To house workers, boxcars were stacked to form housing, and the town of Adams was created. What is now called the City of Adams the railroad originally called Friendship, but because there were two rail depot stops named "Friendship" on the rail-line, passengers were often confused and bought the wrong tickets, so it was suggested that the name be changed. Photo of Depot Showing "Friendship" The new name was determined by the citizens who chose between Adams, for President Adams, and Nottingham. This stretch of track became the famous "400" route. Today, the population of Adams is about three times that of Friendship.


According to the U.S. Census Bureau, the county has a total area of 689 square miles (1,780 km2), of which 646 square miles (1,670 km2) is land and 43 square miles (110 km2) (6.2%) is water.[5]

Major highways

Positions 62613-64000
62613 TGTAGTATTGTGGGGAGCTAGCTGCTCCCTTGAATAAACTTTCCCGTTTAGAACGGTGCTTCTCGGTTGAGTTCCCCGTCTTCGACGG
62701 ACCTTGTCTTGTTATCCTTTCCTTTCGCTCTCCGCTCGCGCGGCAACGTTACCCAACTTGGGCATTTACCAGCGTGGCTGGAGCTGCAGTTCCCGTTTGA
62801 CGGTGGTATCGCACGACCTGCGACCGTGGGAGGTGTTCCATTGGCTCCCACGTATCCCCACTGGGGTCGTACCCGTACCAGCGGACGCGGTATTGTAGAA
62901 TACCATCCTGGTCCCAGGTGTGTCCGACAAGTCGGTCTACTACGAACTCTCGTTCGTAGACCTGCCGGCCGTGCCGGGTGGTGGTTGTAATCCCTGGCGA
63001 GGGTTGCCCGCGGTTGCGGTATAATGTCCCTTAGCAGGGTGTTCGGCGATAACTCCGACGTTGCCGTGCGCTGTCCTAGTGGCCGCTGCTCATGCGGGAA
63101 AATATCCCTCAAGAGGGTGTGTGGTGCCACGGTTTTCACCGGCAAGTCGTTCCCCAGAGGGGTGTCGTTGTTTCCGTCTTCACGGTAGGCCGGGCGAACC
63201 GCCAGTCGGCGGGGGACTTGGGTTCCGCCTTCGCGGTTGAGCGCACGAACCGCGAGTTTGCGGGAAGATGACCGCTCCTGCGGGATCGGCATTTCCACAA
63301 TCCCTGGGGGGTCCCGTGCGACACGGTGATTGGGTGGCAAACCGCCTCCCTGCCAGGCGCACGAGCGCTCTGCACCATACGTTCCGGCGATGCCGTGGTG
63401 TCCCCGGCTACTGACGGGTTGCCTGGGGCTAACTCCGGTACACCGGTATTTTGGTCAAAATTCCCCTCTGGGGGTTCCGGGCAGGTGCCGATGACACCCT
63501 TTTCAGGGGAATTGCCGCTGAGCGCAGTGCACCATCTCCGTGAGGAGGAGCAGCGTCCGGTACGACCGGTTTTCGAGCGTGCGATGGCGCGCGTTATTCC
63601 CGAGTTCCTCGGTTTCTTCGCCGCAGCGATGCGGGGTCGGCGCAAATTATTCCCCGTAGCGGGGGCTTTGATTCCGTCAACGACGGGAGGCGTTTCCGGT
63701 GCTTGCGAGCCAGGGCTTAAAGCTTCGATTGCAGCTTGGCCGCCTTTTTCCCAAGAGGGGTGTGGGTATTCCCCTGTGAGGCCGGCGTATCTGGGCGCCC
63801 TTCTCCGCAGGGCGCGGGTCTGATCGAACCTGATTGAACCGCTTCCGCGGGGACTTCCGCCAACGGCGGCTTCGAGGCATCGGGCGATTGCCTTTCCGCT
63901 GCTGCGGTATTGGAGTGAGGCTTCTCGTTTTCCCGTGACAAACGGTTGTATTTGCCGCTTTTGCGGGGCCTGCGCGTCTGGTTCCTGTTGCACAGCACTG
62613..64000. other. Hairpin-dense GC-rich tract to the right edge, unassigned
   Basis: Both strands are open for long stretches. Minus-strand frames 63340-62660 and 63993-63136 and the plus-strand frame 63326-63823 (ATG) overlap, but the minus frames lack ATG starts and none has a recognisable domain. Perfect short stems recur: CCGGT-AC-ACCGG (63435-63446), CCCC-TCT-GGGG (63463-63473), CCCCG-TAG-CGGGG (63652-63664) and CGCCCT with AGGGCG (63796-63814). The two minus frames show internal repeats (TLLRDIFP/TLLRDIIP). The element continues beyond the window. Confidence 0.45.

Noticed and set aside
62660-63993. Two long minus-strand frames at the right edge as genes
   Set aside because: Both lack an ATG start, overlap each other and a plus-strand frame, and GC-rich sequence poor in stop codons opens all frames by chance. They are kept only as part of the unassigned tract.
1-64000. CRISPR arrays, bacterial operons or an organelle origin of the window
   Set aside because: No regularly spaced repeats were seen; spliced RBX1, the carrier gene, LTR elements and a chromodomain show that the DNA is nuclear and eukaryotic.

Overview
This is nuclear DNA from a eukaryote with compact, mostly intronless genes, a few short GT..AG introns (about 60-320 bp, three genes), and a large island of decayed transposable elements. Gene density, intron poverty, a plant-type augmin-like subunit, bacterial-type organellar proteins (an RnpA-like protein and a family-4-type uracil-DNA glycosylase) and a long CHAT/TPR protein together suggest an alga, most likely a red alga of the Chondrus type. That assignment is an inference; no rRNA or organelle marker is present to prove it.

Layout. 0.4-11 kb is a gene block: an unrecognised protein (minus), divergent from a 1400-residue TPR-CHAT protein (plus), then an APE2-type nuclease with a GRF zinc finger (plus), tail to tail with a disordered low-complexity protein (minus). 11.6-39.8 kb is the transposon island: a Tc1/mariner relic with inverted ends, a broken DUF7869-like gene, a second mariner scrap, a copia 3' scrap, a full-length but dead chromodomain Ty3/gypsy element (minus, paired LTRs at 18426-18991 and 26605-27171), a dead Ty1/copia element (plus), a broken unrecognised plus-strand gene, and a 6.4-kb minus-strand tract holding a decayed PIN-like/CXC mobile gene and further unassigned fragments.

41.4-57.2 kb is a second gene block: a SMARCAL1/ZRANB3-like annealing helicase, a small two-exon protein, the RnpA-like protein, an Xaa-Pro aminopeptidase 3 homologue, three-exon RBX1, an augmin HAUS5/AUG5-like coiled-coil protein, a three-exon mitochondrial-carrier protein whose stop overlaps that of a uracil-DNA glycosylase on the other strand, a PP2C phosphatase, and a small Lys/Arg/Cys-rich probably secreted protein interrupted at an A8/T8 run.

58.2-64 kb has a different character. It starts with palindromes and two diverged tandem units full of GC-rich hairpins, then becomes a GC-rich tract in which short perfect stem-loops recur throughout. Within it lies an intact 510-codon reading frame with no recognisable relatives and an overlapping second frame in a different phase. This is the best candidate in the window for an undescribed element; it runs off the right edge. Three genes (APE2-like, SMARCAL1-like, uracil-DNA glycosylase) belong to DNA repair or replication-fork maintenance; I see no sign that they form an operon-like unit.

Adjacent counties


2000 Census Age Pyramid for Adams County

As of the census[10] of 2000, there were 18,643 people, 7,900 households, and 5,466 families residing in the county. The population density was 29 people per square mile (11/km²). There were 14,123 housing units at an average density of 22 per square mile (8/km²). The racial makeup of the county was 97.63% White, 0.27% Black or African American, 0.59% Native American, 0.33% Asian, 0.02% Pacific Islander, 0.33% from other races, and 0.83% from two or more races. 1.44% of the population were Hispanic or Latino of any race. 39.3% were of German, 14.8% American, 9.2% Polish, 8.3% Norwegian, 8.0% Irish and 6.0% English ancestry. 96.1% spoke English, 1.8% Spanish and 1.1% German as their first language.

There were 7,900 households out of which 23.60% had children under the age of 18 living with them, 58.50% were married couples living together, 6.70% had a female householder with no husband present, and 30.80% were non-families. 25.50% of all households were made up of individuals and 11.50% had someone living alone who was 65 years of age or older. The average household size was 2.33 and the average family size was 2.76.